What's knot to like?

Beth Lamont in her studio. Picture: Isabel McCabe.Beth Lamont in her studio. Picture: Isabel McCabe.
Beth Lamont in her studio. Picture: Isabel McCabe.
Edinburgh-based designer maker Beth Lamont is carefully packing up her ceramics to head for London as one of the Scottish designers who will showcase their work in Northern Lights, the V&A Dundee's show at the London Design Festival this month.

Held at the V&A in London, the show highlights a slice of the vibrant Scottish design scene with everything from hand-crafted wooden furniture to ceramic jewellery. As more Scottish-trained designers choose to remain north of the border to develop their careers, their increasing confidence is giving a boost to both the economy and the flourishing art world in Scotland.

As well as the Duncan of Jordanstone educated Lamont, who specialises in ceramic jewellery and accessories, the Caledonian creatives taking part in Northern Lights are: Angus Ross (bespoke furniture), Hayley Scanlan (womenswear), Instrmnt (minimalist watches and products), Isabelle Moore (contemporary chairs and swings), KellyDawn Riot (sustainable menswear), LAT_56 (premium luggage), Scott Jarvie (product and furniture design) and Tom Pigeon (crafted products).

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Northern Lights is a partnership between V&A Dundee, Scottish Enterprise and Creative Dundee as part of the Scottish Government’s Year of Innovation, Architecture and Design 2016, a celebration of the nation’s global contributions to architecture, design, engineering and science.

Beth Lamont  in her studio. Picture: 

Isabel McCabe.Beth Lamont  in her studio. Picture: 

Isabel McCabe.
Beth Lamont in her studio. Picture: Isabel McCabe.

“Being selected by V&A Dundee for Northern Lights is a huge honour,” says Lamont. “Dundee was my home for four years while I studied design at university and from a very young age I fell in love with the magic of the V&A, so being a part of this milestone in Scottish design is beyond what I could have imagined for my small business.

“The opportunity this exhibition gives to shout loudly and proudly about all the amazing design happening right now in Scotland is phenomenal. I’m absolutely ecstatic to be a part of it.”

What is your title?

Designer maker.

Beth Lamont  in her studio. Picture: 

Isabel McCabe.Beth Lamont  in her studio. Picture: 

Isabel McCabe.
Beth Lamont in her studio. Picture: Isabel McCabe.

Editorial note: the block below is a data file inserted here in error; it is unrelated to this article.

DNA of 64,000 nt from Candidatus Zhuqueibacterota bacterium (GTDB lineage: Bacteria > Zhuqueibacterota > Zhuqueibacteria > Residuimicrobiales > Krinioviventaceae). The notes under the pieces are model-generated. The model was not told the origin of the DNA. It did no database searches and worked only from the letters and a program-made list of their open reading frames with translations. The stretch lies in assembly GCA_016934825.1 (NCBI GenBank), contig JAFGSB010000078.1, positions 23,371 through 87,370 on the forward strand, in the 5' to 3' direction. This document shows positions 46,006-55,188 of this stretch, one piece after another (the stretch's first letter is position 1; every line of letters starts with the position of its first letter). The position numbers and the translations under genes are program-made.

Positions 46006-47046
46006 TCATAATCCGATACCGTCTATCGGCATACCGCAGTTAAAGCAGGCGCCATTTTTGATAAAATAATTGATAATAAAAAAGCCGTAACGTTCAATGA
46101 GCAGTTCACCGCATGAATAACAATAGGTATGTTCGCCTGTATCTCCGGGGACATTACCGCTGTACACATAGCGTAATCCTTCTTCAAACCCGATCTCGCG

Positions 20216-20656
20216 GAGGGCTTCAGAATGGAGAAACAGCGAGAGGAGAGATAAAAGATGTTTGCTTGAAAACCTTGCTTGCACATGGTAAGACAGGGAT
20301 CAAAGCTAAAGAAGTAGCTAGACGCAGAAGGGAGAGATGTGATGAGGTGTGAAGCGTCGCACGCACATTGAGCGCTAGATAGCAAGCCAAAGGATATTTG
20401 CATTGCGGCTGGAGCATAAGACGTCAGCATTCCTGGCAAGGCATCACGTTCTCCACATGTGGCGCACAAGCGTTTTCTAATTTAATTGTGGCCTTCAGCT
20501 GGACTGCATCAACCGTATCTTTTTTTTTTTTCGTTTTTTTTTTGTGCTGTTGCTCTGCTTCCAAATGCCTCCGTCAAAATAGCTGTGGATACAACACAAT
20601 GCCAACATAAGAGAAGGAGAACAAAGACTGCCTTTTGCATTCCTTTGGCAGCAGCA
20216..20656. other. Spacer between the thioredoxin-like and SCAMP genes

What is your job?

I design, make and finish every piece of Beth Lamont ceramic jewellery in my studio.

What is the inspiration behind your collections?

Minimalism, colour and fun are the biggest inspirations for my work. I always design around the idea that the piece needs to be fun to wear and this inspires the shapes, colours and adjustability of the knots.

What was the inspiration behind the latest?

The 180 Longline Collection (from £45) is my latest range of statement necklaces and is an evolution of my classic arc collection. This collection was designed as a longer pendant style with a bold, white ceramic semi-circle roped up with four bright cotton cords. They are all adjustable, easy-to-wear and as always you can select a rope colour which best suits your style and taste.

Which is your most popular design?

This summer the white arc necklace with yellow cord is a definite favourite – maybe it’s people trying to encourage the sun out but this combination has been flying out of the studio.

Who are your customers?

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It sounds a bit clichéd but it does seem to be everyone. I like to think this is because my designs are so minimal that they span all styles and generations.

My customer can tailor each piece to their style by choosing the ceramic colour and rope, allowing them to find the perfect combination that makes a statement about their own personal style.

Where are you based?

In the sunshine of Leith in Coburg House studios. It’s a great studio with all different crafts under one roof, the perfect place to create and bounce ideas around when you get stuck.

Where are your products made?

I design, produce and finish every piece by hand from my studio. I like the control this gives me as I can make sure that every stage is perfect. I also love the physical aspect of making with my hands to produce something from start to finish.

What’s different about your product?

The versatility and adjustable nature of the knots and rope colours not only make my products different, but each piece is completely unique depending on the wearer and their individual style.